4.

What is the field management of crush syndrome?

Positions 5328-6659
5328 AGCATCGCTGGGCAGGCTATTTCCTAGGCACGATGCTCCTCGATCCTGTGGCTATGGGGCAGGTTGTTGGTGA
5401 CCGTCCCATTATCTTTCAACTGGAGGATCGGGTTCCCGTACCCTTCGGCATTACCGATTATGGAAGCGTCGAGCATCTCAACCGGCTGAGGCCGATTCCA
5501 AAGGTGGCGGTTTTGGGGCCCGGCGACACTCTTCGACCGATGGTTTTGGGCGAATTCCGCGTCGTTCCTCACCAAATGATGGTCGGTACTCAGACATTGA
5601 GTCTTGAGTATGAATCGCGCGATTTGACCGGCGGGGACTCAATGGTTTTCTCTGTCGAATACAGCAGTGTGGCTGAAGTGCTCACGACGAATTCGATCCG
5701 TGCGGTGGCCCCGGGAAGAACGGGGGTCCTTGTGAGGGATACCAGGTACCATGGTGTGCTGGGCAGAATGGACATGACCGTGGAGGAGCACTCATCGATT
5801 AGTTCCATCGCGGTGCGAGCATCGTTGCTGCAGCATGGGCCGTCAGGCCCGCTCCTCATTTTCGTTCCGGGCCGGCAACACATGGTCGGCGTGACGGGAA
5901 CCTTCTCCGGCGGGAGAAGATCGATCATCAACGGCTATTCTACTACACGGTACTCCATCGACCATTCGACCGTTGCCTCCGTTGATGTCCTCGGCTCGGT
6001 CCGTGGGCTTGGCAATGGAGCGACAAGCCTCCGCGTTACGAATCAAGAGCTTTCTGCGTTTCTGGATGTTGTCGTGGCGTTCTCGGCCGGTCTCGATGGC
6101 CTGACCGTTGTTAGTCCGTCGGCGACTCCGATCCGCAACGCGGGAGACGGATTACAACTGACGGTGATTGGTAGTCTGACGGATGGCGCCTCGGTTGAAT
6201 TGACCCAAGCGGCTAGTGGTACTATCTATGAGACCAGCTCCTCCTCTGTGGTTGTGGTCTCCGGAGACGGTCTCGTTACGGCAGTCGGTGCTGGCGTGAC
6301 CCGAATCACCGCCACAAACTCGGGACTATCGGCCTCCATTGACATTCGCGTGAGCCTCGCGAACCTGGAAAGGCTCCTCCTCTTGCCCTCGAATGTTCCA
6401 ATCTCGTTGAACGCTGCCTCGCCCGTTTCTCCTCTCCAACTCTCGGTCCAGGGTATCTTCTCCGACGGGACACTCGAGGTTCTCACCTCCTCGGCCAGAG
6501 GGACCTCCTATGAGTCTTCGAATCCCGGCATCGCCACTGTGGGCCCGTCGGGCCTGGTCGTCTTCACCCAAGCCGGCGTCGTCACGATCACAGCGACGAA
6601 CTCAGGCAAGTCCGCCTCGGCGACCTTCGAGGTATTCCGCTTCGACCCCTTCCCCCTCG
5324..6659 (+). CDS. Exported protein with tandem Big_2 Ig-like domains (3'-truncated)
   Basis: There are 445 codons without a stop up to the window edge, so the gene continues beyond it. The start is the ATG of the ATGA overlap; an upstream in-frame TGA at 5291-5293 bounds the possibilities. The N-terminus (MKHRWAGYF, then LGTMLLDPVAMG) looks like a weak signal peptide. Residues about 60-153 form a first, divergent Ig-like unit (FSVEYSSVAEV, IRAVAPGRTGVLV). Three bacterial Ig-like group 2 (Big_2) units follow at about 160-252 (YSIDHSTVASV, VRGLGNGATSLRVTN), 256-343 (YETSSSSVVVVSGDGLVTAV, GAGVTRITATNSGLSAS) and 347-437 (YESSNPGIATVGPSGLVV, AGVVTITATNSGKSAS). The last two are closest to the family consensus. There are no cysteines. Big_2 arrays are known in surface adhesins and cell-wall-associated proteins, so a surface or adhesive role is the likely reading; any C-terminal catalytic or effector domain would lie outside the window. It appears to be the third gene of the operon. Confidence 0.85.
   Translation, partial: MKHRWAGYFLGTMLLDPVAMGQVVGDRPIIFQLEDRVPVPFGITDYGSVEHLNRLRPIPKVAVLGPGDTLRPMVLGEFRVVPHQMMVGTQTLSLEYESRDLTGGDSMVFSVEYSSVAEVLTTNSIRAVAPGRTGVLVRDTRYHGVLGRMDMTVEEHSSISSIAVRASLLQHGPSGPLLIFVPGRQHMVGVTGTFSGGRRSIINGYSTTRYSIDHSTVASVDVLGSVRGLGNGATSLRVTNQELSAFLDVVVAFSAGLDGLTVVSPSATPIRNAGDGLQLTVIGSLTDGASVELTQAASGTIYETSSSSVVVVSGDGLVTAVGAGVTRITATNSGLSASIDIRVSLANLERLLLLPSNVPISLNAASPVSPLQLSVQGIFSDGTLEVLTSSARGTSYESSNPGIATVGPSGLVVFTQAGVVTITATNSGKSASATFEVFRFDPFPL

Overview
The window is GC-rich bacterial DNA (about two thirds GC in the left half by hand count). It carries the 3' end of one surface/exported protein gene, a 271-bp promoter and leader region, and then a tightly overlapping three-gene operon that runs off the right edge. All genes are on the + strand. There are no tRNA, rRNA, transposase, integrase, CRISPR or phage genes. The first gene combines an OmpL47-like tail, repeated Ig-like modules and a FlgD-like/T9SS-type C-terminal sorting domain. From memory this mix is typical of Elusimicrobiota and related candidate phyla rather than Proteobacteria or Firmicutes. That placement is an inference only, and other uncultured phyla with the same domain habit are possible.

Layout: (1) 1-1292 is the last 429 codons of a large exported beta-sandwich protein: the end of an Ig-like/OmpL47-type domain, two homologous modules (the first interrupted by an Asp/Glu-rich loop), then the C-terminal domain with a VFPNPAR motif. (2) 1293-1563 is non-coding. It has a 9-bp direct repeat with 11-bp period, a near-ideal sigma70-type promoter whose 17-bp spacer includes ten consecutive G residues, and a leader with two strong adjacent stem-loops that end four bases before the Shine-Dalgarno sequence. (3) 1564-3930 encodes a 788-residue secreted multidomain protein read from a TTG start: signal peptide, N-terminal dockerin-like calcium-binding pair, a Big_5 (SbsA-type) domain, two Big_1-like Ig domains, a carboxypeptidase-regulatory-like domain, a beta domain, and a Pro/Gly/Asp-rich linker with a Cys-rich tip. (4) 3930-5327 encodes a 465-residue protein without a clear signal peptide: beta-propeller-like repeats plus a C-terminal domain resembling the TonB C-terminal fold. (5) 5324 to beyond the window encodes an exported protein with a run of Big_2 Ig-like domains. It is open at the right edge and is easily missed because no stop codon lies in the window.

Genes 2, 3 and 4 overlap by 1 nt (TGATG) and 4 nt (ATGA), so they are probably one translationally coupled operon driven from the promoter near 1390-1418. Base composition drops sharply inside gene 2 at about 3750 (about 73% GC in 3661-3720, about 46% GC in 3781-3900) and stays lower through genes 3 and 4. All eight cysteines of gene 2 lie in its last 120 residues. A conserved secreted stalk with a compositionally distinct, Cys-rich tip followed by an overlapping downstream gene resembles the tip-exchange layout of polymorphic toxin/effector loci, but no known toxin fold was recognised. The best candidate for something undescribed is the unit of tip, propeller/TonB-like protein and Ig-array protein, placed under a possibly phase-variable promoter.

Management of crush syndrome involves fluid resuscitation as well as assessment and management of hyperkalemia and acidemia.  Initiate a normal saline bolus of 20 ml/kg, reassessing at 250ml increments and consult with the base hospital physician regarding further fluid management - patients can require large volume resuscitation.  Caution should be taken as always in the elderly and those with comorbidities such as congestive heart failure.  Cardiac monitoring should be performed to assess for signs of hyperkalemia including peaked T-waves, prolonged PR interval and widening of the QRS (Figure 1).  But remember that these signs may not be reliably present, despite massive crush injury, because most of the damage is locally contained until release of the compression.  While ECG changes heighten concern, lack of ECG changes is NOT a reason to forgo pre-treatment for crush syndrome in a patient at risk.  In addition to IV hydration, treatment includes calcium chloride 1gram slow IV push, sodium bicarbonate 1 mEq/kg IV, and albuterol 5mg nebulized.   The base hospital should be consulted.  For prolonged entrapments or severe crush these medications may need to be repeated; the duration of effectiveness is approximately 30-60 minutes.  These medications (calcium, bicarbonate, albuterol) should be administered upon recognizing signs of hyperkalemia and/or hemodynamic instability or just prior to release of the compressive force.  If the patient is at risk for bleeding, consider tourniquet placement.  A tourniquet should be placed for all uncontrolled bleeding not amenable to direct compression, including mangled extremities and amputations.  Pain management should be ongoing.